Stroke patients not only suffer physically but also emotionally. A patient may feel various emotions such as depression, anger, sadness, anxiety, low self-esteem and loss of confidence. Depression is more common among patients since they may feel that they cannot do what they used to do before having stroke. The recovery of the patient may take longer when he feels depressed. Family member are affected with the patient’s condition as well. Additional time and financial needs must be given by family members. Also, they must also assist the patient in during the recovery. Patients may easily recover from stroke if enough care and assistance is given. Patients may also undergo other treatment such as counselling and taking anti depressants (“What is Stroke?” 14).
The symptoms of stroke may affect the patient in a shorter period of time while there are others who suffered long term effects and some of it might be severed. Recovery from stroke may take months or even years. Constant medication and consultation is important to fasten the recovery and avoid further complications. It is important to look forward to positive results in order to cope up after having stroke. The patient can gradually do the things he used to do. Friends and family members should help the patient to live his normal life again. They should spend more time with the patients and help him not to feel that he is a burden.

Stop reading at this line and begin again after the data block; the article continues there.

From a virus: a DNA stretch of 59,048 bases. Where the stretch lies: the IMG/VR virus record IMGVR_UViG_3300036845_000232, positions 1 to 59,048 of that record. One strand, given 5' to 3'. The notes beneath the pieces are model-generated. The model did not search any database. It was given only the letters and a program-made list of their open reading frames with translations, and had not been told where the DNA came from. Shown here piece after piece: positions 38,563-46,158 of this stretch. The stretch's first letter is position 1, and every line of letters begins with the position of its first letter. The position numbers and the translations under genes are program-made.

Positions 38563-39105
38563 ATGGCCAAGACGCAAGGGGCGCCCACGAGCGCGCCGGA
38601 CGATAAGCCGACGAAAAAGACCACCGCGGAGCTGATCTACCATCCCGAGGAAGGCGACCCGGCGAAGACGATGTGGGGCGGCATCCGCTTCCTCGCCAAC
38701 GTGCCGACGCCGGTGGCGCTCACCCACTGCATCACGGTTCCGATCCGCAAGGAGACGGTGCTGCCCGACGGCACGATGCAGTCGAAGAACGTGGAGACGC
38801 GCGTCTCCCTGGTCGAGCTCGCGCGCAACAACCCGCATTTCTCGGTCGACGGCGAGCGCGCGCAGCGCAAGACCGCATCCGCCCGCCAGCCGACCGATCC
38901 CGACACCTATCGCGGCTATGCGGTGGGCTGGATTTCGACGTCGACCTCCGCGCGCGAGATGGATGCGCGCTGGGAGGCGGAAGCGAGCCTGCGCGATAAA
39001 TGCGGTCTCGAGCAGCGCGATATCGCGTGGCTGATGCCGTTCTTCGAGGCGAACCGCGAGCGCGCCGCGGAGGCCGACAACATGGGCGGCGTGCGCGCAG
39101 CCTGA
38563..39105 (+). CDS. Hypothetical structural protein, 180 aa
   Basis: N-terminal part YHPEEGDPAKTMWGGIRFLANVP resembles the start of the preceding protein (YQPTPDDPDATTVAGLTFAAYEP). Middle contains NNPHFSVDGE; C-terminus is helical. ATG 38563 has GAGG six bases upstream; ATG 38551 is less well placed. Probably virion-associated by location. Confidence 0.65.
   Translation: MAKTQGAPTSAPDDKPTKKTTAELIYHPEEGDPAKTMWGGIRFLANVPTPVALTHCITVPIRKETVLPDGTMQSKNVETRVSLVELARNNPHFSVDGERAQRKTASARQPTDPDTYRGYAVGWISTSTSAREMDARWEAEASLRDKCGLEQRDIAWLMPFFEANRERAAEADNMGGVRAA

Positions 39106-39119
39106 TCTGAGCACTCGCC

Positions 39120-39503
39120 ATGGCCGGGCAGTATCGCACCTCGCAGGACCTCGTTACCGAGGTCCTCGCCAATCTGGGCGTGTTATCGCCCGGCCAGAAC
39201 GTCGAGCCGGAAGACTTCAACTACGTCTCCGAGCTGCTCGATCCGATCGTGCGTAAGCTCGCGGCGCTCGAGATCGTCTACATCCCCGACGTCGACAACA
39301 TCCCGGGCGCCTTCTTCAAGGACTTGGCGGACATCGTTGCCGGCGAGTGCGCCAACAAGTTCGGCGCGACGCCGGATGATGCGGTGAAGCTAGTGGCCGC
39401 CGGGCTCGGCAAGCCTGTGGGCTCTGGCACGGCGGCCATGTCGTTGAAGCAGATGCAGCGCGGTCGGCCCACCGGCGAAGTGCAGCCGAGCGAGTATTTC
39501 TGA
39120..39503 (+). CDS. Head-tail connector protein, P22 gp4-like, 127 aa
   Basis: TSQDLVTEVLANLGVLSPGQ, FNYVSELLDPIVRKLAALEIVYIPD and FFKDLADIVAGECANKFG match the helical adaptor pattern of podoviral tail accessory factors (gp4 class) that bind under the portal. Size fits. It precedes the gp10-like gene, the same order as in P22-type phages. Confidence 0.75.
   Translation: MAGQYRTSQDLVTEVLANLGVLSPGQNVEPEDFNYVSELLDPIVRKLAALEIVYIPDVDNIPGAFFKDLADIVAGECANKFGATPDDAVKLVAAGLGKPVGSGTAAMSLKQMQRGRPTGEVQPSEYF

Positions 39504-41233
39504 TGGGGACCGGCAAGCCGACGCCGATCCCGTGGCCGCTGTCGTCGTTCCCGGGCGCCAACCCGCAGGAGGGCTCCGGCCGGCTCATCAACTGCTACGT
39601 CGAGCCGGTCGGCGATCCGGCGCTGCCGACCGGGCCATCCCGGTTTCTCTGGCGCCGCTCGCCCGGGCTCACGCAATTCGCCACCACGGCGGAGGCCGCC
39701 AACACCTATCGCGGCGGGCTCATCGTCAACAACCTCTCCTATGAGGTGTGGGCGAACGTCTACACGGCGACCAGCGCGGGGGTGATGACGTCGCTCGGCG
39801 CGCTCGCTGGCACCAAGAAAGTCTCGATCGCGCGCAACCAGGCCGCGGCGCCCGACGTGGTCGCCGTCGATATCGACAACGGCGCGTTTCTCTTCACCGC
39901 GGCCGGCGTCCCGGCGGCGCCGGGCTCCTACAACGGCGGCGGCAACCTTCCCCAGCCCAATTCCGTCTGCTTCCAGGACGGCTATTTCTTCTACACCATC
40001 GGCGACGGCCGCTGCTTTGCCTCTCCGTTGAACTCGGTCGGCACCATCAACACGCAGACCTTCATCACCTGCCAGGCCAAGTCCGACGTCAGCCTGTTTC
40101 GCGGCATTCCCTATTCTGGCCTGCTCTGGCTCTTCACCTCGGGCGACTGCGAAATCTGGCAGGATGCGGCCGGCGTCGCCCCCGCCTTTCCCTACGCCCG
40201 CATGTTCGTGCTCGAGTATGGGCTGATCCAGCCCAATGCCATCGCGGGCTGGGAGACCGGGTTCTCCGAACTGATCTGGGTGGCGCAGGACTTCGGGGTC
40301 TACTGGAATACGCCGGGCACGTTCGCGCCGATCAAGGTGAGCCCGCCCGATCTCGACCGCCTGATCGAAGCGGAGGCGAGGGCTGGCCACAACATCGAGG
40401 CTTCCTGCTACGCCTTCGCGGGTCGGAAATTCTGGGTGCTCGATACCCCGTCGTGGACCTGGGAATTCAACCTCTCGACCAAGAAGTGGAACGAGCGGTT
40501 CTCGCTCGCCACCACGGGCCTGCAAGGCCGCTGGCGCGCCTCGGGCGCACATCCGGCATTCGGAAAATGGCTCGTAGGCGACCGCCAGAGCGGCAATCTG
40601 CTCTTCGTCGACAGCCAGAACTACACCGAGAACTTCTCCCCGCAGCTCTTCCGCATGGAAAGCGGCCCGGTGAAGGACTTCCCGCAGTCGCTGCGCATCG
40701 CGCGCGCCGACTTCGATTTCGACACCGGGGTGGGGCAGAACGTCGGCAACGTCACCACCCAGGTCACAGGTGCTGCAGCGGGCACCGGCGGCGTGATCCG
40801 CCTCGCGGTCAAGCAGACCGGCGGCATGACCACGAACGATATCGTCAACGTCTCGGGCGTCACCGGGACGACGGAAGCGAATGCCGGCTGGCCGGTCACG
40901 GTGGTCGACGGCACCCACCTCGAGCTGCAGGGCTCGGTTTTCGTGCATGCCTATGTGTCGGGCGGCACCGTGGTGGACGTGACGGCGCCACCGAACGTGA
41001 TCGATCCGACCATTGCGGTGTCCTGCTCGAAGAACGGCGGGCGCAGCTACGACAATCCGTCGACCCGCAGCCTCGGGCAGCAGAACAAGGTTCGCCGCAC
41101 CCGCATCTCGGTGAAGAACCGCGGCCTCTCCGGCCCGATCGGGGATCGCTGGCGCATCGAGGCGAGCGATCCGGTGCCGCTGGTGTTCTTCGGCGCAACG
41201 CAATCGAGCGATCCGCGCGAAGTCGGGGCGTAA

Stroke must be taken seriously. With the increasing number cases of stroke worldwide, everyone must gain knowledge about it. It is important to know how it can be prevented and know what causes it. There are many health associations that are helping to disseminate information regarding stroke. If the person is experiencing the symptoms, one must not neglect it and take immediate action. Having a healthy lifestyle is very important in preventing stroke and other health problems as well. For those who have medical condition that can lead to stroke, they must undergo treatment so that it could not lead to stroke.

Works Cited:

American Heart Association. “Heart Disease and Stroke Statistics: At-a-Glance.” December 17,
2014. PDF File.
Bornstein, N.M. Stroke:Pracical Guide for Clinicians. Switzerland: Karger Medical and
Scientific Publishers. 2009. Print.
Brainin, M., & Heiss, W.D. Textbook of Stroke Medicine. New York: Cambridge University
Press. 2010. Print.
Gomes, J. & Wachsman, A.M. “Types of Strokes.” Handbook of Clinical Nutrition and Stroke.
Web. 23 March 2015.
Frey, J.L., Jahnke, H.K., & Bulfinch, E.W. “Differences in Stroke Between White, Hispanic, and
Native American Patients.” American Heart Association Journals. 1998. Web. 23 March 2015. <>
Lindley, R. “Stroke.” New York: Oxford university Press. 2008. Print.
“What is Stroke?.” United Kingdom: Stroke Association, December 2012. Print.
“Stroke Among Hispanics.” American Heart Association. Web. 23 March 2015.
“Stroke and Asian Americans.” Office of minority Health Resource Center. Web. 23 March
“Stroke Statistics.” University Hospital. Web. 23 March 2015. <>
“Stroke.” World Heart Federation. Web. 23 March 2015. <>
Taylor, T.N., Davis, P.H., Torner, J.C., Holmes, J., Meyer, J.W., Jacobson. M.F. “Lifetime Cost
of Stroke in the United States.” American Heart Association Journals. 1996. Web. 23
March 2015